#FeesMustFall to blame for Bongani Mayosi's death, say family

Ncumisa Mayosi told mourners that the depression that led to her brother's suicide began when he became dean of health sciences at UCT

05 August 2018 - 00:03 By TANYA FARBER and CLAIRE KEETON

Professor Bongani Mayosi's soul was "vandalised" by #FeesMustFall protesters, his sister said at the cardiologist's funeral on Saturday.
Ncumisa Mayosi told more than 2,000 mourners in Cape Town that the depression that led to her brother's suicide nine days ago began when he became dean of health sciences at the University of Cape Town (UCT).
"He was hardly two weeks in his new position and the protests broke out," she said. "The vitriolic nature of the students and their do-or-die attitude vandalised his soul and unravelled him. Their personal insults and abuse cut him to the core, were offensive to his values and were the opposite of everything he was about."Soon after this, while on sick leave, he confided to their mother that he felt an increasing sense of "isolation from his colleagues" and a lack of support from the university and faculty.
"He resigned not once but twice, and on both occasions his resignation was not accepted and he was prevailed upon to carry on," Ncumisa said.
Mayosi's widow, Professor Nonhlanhla Khumalo, wrote a letter to her late husband, which was read out at the funeral by her friend, Khanyisa Vokwana. It said: "During the protests, students sent a list of demands and messages to your private cellphone at all hours. You cared so deeply for people who now treated you as the enemy."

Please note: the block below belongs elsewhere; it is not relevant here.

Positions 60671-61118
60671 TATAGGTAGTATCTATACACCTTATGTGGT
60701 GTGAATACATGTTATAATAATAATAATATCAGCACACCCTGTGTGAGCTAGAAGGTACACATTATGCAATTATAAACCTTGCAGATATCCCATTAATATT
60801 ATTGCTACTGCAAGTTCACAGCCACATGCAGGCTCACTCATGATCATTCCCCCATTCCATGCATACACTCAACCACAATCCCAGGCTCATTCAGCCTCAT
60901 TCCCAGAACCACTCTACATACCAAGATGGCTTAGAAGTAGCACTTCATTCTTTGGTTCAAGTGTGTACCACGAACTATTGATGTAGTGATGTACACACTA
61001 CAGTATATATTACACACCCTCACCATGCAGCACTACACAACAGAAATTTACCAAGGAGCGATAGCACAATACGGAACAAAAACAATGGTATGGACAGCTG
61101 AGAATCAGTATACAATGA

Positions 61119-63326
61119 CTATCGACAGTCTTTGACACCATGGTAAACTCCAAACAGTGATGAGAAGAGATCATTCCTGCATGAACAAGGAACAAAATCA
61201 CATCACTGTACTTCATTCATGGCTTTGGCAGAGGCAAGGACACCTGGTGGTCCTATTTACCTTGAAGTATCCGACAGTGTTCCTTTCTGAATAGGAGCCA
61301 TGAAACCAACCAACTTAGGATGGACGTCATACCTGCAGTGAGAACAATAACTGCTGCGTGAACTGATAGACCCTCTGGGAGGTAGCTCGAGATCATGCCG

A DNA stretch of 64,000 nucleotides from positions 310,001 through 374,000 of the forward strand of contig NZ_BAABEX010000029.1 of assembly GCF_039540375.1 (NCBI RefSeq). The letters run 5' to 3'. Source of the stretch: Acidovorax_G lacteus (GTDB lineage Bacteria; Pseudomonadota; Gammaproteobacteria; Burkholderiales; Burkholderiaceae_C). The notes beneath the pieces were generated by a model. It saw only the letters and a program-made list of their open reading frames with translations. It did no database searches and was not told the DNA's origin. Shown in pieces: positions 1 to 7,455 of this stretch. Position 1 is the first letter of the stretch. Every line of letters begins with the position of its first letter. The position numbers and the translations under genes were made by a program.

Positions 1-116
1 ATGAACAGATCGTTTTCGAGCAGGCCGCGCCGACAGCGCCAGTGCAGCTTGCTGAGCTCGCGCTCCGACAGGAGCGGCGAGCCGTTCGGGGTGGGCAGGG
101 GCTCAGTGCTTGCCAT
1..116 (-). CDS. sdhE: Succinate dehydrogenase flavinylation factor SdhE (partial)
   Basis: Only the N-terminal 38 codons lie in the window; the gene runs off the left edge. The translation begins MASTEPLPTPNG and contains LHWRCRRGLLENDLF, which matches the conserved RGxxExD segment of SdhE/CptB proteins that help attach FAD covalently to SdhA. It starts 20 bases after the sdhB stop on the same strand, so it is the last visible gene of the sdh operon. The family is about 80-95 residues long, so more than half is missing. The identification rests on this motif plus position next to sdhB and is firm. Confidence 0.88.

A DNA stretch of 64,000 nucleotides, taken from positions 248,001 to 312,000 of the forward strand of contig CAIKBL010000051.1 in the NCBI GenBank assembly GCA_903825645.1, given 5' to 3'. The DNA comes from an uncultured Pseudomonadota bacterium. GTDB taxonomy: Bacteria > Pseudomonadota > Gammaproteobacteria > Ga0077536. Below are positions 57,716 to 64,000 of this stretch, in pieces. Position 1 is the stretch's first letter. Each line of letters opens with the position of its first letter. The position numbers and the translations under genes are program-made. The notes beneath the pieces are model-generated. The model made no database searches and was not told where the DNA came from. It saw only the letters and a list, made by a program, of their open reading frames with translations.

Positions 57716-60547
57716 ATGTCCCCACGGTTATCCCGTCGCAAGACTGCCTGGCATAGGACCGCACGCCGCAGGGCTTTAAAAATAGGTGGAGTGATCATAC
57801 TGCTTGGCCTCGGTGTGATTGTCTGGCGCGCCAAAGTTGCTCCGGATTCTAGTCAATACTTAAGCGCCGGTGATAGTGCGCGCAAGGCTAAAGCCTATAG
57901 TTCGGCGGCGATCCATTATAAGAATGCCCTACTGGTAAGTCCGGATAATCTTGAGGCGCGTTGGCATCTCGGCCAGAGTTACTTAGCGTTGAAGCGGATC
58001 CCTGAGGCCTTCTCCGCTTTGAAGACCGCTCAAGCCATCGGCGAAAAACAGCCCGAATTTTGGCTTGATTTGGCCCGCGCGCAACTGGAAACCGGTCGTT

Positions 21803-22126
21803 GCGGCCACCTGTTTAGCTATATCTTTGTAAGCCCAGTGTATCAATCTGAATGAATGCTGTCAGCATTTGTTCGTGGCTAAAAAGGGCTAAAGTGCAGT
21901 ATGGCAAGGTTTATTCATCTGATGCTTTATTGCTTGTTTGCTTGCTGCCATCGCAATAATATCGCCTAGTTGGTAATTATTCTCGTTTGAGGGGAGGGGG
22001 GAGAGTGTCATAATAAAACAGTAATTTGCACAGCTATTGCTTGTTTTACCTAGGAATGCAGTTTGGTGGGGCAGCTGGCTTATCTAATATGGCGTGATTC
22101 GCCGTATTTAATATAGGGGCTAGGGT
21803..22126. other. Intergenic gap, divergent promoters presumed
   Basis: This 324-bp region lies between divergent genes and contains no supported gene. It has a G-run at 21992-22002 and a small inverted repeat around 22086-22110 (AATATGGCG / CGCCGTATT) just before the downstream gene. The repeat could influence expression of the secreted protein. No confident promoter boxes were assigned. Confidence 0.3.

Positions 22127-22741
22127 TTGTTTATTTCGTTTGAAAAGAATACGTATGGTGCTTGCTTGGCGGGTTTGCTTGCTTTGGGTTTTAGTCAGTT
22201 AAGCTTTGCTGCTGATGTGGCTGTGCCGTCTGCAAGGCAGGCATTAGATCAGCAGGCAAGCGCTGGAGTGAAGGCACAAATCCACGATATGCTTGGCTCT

Sipho Pityana, chair of the UCT council, said he "kept waking up in the middle of the night" and asking himself about the university's culpability in Mayosi's suicide.
"Have we become such mindless transformation zealots that we are no longer mindful of the health and wellbeing of those in the halls of academia? Have we become so bloody-minded in our positions that we fail to act with empathy and kindness?" he asked mourners at the Cape Town International Convention Centre.Archbishop Emeritus Njongonkulu Ndungane said the world sometimes did not accept positive traits like Mayosi's "wisdom, insight, intelligence, gentleness and truth . instead it embraces hatred, violence, roughness of speech and harsh actions".
South African Medical Research Council (SAMRC) president Professor Glenda Gray told the Sunday Times that the last time she met Mayosi he seemed sad, as if "the hope had gone".He was to meet her and the chair of the SAMRC board to talk about taking over from Gray. "We all knew he wasn't himself but we thought it was a chronic problem, not an acute one," she said.Professor Helmuth Reuter of Stellenbosch University, who like Mayosi specialised in heart diseases affecting the poor, noticed he was different when they last met.
"There was a clear change from the person I knew, who was always smiling, with a good sense of humour and effusive friendliness. He was taking strain and spoke about stresses linked to #FeesMustFall. He was hurt but he still had vigour."
Before Fallist leaders occupied his office in 2016, Mayosi had marched in his academic gown in support of them.
Many leaders in higher education got caught in the #FeesMustFall crossfire and a significant number have stepped down.
Professor Adam Habib, vice-chancellor of Wits University, said: "If you were a higher education manager you would be caught in a pincer movement, and if you were a black manager, you were burdened even more."Student leaders reserved their most severe criticism for black academics who did not deliver what they expected, said Habib, who is on sabbatical.
"When you couldn't deliver, you were called a coconut, a sellout, and there was racialised rhetoric."
Max Price, who was UCT vice-chancellor throughout the #FeesMustFall protests and attended Saturday's funeral, said Mayosi's death "is a tragic and terrible loss for UCT, the country and medicine globally".
He declined to comment on reports that Mayosi had wished to resign as dean.

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